requiring less than strict compliance does not defeat statutory purposeSummary of this case from Aesthetic Prop. Maint. v. Capitol Indem
February 1, 1991.
Appeal from the Circuit Court, Limestone County, No. CV-89-289J, Henry W. Blizzard, Jr., J.
Jimmy Alexander and Linda B. Lloyd of Alexander, Corder Plunk, Athens, for appellant.
Robert F. Tweedy of Roby Tweedy, Decatur, for appellee Sugar Creek Resort, Inc.
Alicia J. Putt of Smyer, White Putt, Birmingham, for appellee C S Family Credit of Alabama, Inc.
Gerald R. McNairy, a contractor, cleared and graded 647 acres owned by defendant Sugar Creek Resort, Inc. ("Sugar Creek"). McNairy sued Sugar Creek to recover by a mechanic's lien the amount due under his contract with Sugar Creek. McNairy also named Nan M. Moyers and C S Family Credit as defendants, because these two parties hold mortgages on the land cleared. The Circuit Court of Limestone County granted Sugar Creek's motion for summary judgment. Because McNairy was not officially licensed on the date he began performance, the trial court believed he could not recover under his contract. McNairy appeals the summary judgment in favor of Sugar Creek. We reverse and remand.
McNairy filed an application for a general contractor's license with the State Licensing Board for General Contractors on July 6, 1987. McNairy also filed with the Board a confidential financial statement and an authorization allowing AmSouth Bank to release information to the board concerning his account and credit experience with the bank. It was the bank's responsibility to furnish the necessary information on McNairy. Inadvertently, AmSouth failed to furnish the information until June 20, 1988; on that date, when AmSouth furnished the information, McNairy became officially licensed.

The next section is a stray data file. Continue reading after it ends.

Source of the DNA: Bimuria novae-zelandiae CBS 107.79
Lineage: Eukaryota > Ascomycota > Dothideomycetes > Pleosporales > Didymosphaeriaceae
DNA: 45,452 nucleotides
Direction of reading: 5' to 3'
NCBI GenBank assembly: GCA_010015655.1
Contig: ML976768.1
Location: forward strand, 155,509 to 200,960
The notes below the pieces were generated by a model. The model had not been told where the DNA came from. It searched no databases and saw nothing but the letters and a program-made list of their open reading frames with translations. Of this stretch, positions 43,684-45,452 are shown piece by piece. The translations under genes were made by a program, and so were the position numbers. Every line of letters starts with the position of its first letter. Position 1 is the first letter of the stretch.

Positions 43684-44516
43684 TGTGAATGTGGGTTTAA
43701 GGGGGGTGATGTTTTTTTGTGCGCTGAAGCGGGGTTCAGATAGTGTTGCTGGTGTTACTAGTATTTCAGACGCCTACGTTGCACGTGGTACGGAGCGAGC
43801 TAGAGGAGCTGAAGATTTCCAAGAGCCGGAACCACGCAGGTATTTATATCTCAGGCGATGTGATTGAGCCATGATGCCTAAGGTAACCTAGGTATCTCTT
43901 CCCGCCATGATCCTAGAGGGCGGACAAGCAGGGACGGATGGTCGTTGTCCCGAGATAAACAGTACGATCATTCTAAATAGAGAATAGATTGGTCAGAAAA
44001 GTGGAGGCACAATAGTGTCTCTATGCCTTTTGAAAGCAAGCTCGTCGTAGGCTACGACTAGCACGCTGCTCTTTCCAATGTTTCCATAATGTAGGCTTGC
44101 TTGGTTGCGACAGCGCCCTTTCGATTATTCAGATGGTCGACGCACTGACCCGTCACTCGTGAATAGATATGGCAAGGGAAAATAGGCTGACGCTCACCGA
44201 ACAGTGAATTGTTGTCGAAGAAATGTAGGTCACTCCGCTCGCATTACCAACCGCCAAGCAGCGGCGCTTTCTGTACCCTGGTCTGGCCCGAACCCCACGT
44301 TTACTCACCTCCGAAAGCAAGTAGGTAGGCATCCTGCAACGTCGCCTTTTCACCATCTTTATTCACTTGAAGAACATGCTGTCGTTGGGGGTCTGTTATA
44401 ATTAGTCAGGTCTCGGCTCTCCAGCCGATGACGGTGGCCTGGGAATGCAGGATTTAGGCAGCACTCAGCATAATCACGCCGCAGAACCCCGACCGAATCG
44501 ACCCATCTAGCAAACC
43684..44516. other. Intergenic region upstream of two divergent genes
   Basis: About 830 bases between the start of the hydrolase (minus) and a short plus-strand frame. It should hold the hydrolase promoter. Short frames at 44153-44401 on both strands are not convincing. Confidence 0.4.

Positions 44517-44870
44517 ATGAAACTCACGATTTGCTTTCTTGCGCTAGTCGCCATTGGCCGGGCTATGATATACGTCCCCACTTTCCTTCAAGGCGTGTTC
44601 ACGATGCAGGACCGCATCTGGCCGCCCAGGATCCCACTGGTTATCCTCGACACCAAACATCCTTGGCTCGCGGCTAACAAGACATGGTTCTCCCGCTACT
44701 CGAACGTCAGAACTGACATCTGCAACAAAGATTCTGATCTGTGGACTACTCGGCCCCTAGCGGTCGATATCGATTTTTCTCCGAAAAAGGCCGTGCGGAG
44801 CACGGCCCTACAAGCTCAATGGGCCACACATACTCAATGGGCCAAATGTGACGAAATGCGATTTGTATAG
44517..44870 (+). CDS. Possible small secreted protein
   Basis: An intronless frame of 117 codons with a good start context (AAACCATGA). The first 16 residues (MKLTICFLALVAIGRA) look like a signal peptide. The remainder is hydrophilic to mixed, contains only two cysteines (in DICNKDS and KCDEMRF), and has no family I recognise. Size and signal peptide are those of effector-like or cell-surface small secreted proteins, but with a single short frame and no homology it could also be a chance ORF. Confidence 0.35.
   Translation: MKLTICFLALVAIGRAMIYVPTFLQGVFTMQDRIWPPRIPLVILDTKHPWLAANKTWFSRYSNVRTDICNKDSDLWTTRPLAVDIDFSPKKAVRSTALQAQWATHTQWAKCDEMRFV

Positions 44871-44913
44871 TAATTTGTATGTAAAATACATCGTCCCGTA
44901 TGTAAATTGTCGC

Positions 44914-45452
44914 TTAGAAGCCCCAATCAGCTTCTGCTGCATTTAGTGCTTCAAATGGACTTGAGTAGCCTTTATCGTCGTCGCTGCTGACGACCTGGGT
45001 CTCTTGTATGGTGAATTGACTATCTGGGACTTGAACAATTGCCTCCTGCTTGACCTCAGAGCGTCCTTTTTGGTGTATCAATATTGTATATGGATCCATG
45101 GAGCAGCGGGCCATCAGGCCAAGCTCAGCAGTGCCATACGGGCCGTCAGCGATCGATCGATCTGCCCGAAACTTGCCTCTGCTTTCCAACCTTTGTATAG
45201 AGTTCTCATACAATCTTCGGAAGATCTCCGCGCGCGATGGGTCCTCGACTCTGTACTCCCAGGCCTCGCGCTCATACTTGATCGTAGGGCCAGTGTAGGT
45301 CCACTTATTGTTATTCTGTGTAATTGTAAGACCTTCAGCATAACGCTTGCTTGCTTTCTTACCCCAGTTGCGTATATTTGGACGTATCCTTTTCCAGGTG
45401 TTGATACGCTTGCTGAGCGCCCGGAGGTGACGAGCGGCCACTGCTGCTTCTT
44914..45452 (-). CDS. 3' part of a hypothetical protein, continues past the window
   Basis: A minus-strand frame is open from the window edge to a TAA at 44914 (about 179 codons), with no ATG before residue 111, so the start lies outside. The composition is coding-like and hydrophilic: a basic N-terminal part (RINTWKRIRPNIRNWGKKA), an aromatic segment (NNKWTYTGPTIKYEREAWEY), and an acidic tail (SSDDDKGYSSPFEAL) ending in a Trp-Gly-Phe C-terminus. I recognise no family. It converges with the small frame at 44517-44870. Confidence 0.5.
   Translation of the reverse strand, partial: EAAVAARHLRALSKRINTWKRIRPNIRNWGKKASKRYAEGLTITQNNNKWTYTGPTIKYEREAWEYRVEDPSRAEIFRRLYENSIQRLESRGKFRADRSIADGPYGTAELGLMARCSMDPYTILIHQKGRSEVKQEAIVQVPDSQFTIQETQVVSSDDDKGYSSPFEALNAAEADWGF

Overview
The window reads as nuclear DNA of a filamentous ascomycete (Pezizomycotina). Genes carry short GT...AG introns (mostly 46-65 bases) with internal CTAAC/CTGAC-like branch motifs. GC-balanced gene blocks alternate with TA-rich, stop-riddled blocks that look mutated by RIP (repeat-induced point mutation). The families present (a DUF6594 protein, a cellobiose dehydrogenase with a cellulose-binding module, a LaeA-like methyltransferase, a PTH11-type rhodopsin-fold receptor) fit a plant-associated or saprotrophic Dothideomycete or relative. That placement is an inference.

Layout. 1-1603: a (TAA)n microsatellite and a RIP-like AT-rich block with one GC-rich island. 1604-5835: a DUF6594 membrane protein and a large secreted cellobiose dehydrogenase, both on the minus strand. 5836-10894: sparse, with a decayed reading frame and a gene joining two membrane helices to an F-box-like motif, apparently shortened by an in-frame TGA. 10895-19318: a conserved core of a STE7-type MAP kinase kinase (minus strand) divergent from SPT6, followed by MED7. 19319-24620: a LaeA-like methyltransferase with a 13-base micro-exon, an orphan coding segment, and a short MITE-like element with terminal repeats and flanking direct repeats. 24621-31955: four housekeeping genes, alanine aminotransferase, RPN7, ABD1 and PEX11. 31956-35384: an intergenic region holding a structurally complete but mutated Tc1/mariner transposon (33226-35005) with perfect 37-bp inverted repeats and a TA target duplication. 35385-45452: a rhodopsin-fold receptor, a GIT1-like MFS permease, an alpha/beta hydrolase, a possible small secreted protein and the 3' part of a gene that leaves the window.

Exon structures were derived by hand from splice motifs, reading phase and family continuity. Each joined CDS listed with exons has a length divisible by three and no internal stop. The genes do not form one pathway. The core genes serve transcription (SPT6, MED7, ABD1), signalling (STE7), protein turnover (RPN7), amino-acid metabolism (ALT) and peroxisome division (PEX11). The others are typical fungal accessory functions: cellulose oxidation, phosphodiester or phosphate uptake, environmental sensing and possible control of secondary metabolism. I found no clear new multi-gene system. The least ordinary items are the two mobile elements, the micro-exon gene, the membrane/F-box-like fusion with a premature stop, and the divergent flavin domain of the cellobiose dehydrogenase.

Under the initial contract between McNairy and Sugar Creek, McNairy agreed to begin work on the property on a credit basis, up to a value of $50,000. McNairy agreed to clear areas for golfing ranges and to build a road through Sugar Creek's property.
On April 28, 1988, Carroll Wright, president of Sugar Creek, signed a statement accepting and approving McNairy's bill for work performed in the amount of $56,262.50. As security for the payment for work completed thus far, on May 15, 1988, Sugar Creek executed and delivered to McNairy a mortgage on the property for $75,000.
Wright signed another updated bill on June 10, 1988, in the amount of $97,361.75, for more work performed by McNairy. Ten days later, McNairy became an officially licensed general contractor.
Wright continued to sign statements of approval indicating the amount Sugar Creek owed McNairy for services performed. On July 5, 1988, McNairy was owed $116,452.25. The amount increased to $121,992.50 on July 11, 1988. Wright signed and approved a statement for $142,055.75 on August 5, 1988. One week later, on August 12, 1988, Wright acknowledged that the amount due to McNairy was $148,941.75.
On August 16, 1988, Sugar Creek paid McNairy $77,866.44 as a partial payment on his account and as satisfaction in full of the mortgage and as payment of the interest that had accrued on the debt secured by the mortgage. The statement signed on September 20, 1988, reflected that $75,000, the amount of the mortgage, had been paid to McNairy, but that there was still $87,790.25 due.